Wednesday, August 31, 2011

The History of Racing Rules

The Royal Yacht Club (eventually the Royal Yacht Squadron) was formed in 1815 in Cowes is generally recognised as the first organiser of yacht racing. 

Interestingly, of the 13 rules of the Royal Yacht Club in 1928, there is only one strongly worded right of way rule, but it lives on in similar form today:

“Vessels on the port tack must invariably give way for those on the starboard tack, and in all cases where a doubt of the possibility of the vessel on the port tack weathering [crossing] the one on the starboard tack shall exist, the vessel on the port tack shall give way, or if the other vessel keep her course and run into her, the owner of the vessel on the port tack shall be compelled to pay all damages and forfeit his claim to the prize.” 
(excerpt from Mark Rushall's History of the Racing RulesThe Racing Rules of Sailing In 2007 ISAF commissioned Bob Fisher to produce a book to commemorate the centenary of our sport's governing body. Unfortunately it was never published. Here is a chapter on the history of the rules, written for the book by Mark Rushall.)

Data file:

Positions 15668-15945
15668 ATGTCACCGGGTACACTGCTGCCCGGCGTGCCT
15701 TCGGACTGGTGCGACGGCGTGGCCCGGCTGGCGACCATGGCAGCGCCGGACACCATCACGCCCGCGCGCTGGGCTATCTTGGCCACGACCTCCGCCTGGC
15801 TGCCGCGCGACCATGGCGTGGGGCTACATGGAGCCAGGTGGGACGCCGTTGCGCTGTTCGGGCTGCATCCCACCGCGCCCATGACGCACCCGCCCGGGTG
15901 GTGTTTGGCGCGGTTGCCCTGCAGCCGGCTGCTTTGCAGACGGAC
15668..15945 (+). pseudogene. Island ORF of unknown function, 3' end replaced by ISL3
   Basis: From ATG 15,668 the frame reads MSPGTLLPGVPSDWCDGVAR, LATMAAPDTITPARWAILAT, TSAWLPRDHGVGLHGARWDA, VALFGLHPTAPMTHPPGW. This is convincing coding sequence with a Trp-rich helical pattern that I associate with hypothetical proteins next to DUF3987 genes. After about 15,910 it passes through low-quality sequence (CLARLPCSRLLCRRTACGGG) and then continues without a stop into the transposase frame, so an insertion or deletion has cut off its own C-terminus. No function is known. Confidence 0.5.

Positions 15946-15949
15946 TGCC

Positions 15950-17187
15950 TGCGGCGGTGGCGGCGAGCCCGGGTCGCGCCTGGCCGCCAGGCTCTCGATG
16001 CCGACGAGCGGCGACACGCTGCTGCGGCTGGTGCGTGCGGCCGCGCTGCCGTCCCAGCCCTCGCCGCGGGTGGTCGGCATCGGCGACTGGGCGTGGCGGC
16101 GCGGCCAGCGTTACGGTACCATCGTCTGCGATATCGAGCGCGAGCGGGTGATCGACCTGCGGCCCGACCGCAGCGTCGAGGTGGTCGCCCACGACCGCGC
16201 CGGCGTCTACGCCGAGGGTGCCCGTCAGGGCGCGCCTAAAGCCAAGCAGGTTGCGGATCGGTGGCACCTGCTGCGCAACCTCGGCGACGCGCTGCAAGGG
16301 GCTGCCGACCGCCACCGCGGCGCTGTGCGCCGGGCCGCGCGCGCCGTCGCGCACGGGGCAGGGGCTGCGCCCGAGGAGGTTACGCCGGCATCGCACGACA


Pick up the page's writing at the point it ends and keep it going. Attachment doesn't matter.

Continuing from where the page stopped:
To read an in-depth history of racing rules download pdf at History of Racing Rules. Mark is one of the UK’s leading sailing coaches, a freelance yachting journalist and a highly successful dinghy and keelboat sailor.


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